Habitual voters head to polls on a slow election day


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At Precinct No. 3341 in San Francisco’s Nob Hill neighborhood, only 20 people had bothered to cast ballots in the first three hours of voting Tuesday morning -- 20 out of about 800 registered voters. A sprinkling had dropped off unmailed vote-by-mail ballots.

Those who did show up were habitual voters, the hard-core believers in a democratic system, men and women who look at you like you’re crazy when you ask them what brought them out to the voting booth on a beautiful, breezy spring morning.


“Why did I vote? What a question,” sputtered Sol Silver, an 84-year-old retired architect who turns his nose down on absentee ballots because “I like to vote in the booth.’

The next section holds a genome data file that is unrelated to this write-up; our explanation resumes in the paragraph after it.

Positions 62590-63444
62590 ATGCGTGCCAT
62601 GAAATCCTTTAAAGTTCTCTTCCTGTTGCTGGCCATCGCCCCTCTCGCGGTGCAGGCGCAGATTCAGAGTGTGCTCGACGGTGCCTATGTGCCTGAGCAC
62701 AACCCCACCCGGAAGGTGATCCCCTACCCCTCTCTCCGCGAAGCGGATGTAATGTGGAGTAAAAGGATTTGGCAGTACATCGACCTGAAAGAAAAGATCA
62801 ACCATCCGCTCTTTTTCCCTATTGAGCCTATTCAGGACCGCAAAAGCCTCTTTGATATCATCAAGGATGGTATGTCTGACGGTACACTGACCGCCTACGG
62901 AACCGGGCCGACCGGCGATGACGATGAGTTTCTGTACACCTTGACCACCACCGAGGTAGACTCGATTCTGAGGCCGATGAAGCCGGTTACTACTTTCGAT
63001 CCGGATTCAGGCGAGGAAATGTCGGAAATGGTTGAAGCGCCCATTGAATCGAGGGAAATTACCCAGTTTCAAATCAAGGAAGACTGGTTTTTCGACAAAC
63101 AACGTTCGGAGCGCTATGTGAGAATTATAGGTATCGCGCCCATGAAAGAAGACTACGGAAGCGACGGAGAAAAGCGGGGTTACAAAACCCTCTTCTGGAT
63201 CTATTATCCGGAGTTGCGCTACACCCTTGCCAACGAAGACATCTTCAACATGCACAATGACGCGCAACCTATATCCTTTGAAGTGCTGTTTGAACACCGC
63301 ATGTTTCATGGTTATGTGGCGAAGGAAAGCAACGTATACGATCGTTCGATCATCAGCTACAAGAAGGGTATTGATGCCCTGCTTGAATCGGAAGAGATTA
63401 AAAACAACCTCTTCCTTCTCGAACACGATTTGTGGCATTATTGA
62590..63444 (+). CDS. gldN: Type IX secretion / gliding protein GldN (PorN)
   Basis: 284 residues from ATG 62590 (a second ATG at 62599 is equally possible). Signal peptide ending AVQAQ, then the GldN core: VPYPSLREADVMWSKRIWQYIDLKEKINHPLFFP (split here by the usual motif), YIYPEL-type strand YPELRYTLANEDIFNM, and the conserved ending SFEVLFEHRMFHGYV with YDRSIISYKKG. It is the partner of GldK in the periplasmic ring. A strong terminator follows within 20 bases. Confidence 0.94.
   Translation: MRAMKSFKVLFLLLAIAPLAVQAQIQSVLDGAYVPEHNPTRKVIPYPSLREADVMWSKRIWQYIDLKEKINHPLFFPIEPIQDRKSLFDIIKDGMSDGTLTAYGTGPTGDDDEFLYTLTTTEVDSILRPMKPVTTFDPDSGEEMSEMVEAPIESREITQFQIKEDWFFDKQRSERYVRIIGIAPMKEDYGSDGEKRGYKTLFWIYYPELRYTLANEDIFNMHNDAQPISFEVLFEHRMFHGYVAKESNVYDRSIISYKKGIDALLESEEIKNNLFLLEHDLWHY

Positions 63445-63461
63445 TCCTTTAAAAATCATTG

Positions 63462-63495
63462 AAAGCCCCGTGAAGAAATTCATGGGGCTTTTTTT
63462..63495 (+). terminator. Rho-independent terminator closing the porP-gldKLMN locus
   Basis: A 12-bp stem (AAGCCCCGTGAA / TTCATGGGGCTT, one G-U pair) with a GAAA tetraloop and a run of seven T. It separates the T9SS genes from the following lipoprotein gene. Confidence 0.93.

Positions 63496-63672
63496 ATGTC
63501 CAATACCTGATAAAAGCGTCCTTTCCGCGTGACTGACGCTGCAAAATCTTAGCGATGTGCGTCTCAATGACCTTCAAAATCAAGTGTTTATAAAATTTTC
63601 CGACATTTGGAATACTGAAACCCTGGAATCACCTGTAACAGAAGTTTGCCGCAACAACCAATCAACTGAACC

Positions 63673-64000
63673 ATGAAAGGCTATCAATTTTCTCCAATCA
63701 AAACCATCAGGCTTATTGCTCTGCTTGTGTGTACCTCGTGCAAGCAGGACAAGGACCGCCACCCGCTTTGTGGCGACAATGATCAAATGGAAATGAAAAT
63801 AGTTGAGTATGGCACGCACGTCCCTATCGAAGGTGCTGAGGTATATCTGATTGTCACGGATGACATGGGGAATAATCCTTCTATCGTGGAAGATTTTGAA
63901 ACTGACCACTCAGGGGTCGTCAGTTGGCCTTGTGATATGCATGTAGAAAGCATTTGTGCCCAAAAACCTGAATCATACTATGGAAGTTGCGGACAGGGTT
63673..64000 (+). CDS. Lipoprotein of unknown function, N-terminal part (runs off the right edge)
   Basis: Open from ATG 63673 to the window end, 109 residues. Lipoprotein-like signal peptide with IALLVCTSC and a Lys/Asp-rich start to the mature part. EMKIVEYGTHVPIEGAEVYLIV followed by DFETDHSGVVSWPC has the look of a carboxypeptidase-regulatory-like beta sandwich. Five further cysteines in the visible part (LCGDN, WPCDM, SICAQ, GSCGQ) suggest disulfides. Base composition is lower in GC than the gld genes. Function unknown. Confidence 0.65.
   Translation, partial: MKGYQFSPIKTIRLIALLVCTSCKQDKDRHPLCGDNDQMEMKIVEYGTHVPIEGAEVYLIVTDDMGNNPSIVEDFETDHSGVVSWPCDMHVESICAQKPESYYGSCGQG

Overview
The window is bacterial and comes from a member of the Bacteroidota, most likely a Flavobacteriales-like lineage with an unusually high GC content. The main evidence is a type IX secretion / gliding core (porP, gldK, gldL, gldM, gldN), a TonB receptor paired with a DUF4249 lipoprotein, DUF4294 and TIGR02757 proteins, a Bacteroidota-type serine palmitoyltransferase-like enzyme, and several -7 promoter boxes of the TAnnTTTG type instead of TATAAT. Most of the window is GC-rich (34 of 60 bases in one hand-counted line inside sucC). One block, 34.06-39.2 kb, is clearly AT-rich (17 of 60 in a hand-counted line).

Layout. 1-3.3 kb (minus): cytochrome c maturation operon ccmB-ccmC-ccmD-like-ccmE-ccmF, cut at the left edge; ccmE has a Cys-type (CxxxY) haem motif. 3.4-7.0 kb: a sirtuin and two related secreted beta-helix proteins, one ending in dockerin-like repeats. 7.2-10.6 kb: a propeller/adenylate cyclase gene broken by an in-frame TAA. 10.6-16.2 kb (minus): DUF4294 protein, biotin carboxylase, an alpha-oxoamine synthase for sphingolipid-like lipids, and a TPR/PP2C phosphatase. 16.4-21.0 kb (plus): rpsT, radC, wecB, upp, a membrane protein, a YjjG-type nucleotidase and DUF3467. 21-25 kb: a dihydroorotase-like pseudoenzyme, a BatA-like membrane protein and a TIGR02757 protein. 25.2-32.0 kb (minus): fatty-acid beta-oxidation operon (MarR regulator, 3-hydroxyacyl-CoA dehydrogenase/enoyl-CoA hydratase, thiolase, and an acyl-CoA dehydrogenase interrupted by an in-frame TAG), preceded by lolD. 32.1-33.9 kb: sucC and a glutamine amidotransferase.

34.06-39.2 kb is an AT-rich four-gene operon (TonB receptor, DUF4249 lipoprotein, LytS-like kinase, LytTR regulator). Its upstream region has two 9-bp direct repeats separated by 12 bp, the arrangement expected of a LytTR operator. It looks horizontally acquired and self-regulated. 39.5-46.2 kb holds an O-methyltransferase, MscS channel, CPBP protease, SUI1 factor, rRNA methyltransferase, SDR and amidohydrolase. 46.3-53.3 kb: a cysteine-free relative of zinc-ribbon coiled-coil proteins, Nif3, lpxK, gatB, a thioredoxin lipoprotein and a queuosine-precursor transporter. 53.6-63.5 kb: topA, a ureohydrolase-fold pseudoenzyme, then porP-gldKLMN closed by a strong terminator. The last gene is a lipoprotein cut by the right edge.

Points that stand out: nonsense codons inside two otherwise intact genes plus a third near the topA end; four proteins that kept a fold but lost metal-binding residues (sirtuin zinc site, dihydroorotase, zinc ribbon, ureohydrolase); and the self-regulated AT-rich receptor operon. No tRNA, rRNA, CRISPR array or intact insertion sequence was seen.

‘I believe in voting,’ Silver said. ‘I’m a citizen.”

Poll worker Calvin Chan, 61, deposited his vote-by-mail ballot in the red plastic bin when he showed up for duty in the chilly residential garage at 7 a.m. He is out of a job at the moment, but he recently worked as an inventory clerk at a Chinese video distributor. The paucity of choices Tuesday didn’t stop him from voting, a process that he calls “interesting. I always want to see what people have to say and what they want to present.”

“There were just four issues today,” Chan said. “It seems kind of meaningless. The cigarette tax is kind of silly. Term limits made a little bit of sense. How did I vote on that? It was so important I totally forgot.”

Meanwhile poll inspector Whitney Jory, 23, said she learned to vote at her grandfather’s knee.

“I vote because I grew up always watching the news with my grandfather and talking about the issues with him,” said the 23-year-old, who recently graduated from art school and holds down jobs as a lifeguard and personal assistant to a designer. “He was patriotic. It rubbed off on me.”



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-- Maria LaGanga